Throughout these first two and a half months of Shadowlands (it has been that long already?!), something of a constant theme has been bubbling up to the surface among the player base – that loot feels kind of bad, slow, and it brings down some of the genuine joys of the expansion.
I want to start this post, after that framing statement, with my conclusion. It will likely set some readers off, and if that is you and you’re about to scroll to the comments after this, I would encourage you to read on. Here goes…
Gearing in Shadowlands is actually easier than it has been in recent years, up to the Normal raid level.
So now you see why that was something I prefaced!
Let’s dive into that statement.
Shadowlands aimed to slow the flow of loot drops, such that players value each drop more, there is less RNG via the removal of random item level upgrades, and players can better target their drops and other loot through semi-deterministic means, like running a Mythic Plus dungeon that rewards the gear you’re after, targeting the bosses in a raid that reward your coveted item, or through a much-improved and fully deterministic PvP gearing system that allows players access to the items they want without any bullshit short of earning the currency.
There are also robust catch-up mechanics alongside all of this – Covenant armor to fill non-jewelry armor slots right up to just underneath normal-difficulty raid item level, a Covenant campaign that concludes with a weapon reward at LFR level, Renown world quest item level upgrades that take players up to a max of 194 from world quests at Renown 29 (with item level 200 conduits and sometimes 203 equipment in calling caches), and crafting systems that over time, increase the item level of crafted armor available in the Auction House.
I want to start with what I think is the weakness of the current paradigm – the first character through at the launch. If you start in on Shadowlands right now, you’re in phenomenal shape. You can sprint ahead on Renown, skipping the painful parts that most of us have been discussing since you can go straight through the Covenant campaign and get to max upgraded Covenant armor (pending the anima required to upgrade said armor, which is another topic altogether!), the LFR weapon token, and as of this week, the full slate of World Quest item level upgrades via Renown.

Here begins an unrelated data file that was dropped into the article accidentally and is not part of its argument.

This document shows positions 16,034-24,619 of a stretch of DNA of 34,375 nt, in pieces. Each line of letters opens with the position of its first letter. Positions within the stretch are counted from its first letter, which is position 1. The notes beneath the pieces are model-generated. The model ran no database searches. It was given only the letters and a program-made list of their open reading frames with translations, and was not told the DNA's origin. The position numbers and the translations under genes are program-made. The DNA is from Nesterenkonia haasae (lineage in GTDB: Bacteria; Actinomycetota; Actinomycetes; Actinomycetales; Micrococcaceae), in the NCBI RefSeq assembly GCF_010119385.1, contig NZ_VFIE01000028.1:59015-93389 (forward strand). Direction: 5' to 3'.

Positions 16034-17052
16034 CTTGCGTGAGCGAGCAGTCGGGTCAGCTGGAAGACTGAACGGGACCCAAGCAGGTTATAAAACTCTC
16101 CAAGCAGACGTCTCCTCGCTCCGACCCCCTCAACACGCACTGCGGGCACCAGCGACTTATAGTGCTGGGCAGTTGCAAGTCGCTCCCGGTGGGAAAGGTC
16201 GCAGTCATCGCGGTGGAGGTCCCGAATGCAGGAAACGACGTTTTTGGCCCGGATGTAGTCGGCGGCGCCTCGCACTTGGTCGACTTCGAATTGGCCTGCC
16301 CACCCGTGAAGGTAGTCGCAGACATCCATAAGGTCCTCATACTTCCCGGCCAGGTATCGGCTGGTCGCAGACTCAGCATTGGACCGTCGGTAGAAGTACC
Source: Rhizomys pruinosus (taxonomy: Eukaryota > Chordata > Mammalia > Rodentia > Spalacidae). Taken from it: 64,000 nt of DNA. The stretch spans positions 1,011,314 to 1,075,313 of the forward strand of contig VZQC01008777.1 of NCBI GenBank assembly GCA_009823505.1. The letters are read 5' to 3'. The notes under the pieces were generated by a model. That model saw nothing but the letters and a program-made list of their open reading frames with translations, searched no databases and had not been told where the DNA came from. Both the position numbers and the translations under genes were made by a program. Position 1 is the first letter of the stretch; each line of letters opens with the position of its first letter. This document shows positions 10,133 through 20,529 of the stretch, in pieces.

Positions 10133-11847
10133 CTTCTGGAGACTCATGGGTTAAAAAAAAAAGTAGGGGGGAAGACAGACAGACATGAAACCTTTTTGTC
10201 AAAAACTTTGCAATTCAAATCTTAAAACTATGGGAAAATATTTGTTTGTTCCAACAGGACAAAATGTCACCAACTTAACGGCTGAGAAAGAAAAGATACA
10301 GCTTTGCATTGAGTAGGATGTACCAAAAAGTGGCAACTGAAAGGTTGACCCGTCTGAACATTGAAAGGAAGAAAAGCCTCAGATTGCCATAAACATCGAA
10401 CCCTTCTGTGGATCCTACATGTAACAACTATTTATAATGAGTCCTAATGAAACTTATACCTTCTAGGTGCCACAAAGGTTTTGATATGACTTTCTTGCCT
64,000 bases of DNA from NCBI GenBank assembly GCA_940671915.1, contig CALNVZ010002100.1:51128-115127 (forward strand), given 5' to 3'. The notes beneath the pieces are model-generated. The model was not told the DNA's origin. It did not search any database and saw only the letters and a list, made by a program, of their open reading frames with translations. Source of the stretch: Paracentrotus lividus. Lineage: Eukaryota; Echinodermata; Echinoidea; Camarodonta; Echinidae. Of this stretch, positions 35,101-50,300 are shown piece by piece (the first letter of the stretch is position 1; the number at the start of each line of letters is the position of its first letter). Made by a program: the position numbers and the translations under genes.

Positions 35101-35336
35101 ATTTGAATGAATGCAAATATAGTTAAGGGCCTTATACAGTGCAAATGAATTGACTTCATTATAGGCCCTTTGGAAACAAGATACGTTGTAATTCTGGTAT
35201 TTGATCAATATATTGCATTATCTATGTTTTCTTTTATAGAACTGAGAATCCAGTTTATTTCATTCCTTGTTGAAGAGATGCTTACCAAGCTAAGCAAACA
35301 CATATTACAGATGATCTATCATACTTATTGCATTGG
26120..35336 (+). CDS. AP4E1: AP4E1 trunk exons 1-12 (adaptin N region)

What was difficult and objectively worse about Shadowlands gearing was the start on a main character. When you have that fresh, week 1 level 60, gear immediately was the chokepoint for player progression. In many ways, it was actually a subversion of what has made Shadowlands more fun to play in my opinion – where all the activities in the game are frontloaded, low resistance in order to enable players to dip a toe in and still get a lot out of it, gearing is stubbornly the opposite of that, where a fresh level 60 in those first weeks of Shadowlands suffered from an anemic rate of power progression, unless you spent an ungodly amount of time in dungeons and playing PvP.
However, now, we’ve reached the endpoint of these progression systems, and gearing a fresh level 60 in week 10 of the expansion is substantially easier. I have 3 level 60 characters at present, and all of them are above item level 195 and all have the Epic achievement. The third, my priest, got there without doing any PvP, any raiding, and has run a single Mythic Plus dungeon on a low key. There are still flaws in that progression, make no mistake – anima is still a chokepoint to the experience, the inconsistencies in Renown catchup can make getting to the point where you have full Covenant campaign availability and the full assortment of World Quest upgrades annoying, and PvP upgrades, while consistently available, are obnoxious if you don’t PvP and offering them as an option sort of ignores the fact that depending on how you play, PvP might just not be that appealing.
But I want to take it back to BfA, widely regarded as the biggest loot faucet era in the game’s history, because I think there is another side we haven’t discussed as much.
In BfA, most of my alts geared to around heroic dungeon item level before capping out. Sure, I could run a dozen world quests and get 6 pieces of new (mostly useless) gear, but unless I wanted to progress to Mythic dungeons or LFR raiding on a given alt, that was the end of the road. Over BfA, your ability to progress gear further increased, but mostly in Azerite slots and your average item level still meant that Mythics or LFR were the only meaningful way to progress further. This led to, in my opinion, a sort of dissatisfying feeling in play – you could really enjoy an alt, but there was a pretty firm gearing wall very quickly approaching, and to play beyond it, you had to drastically up your time commitment to that character.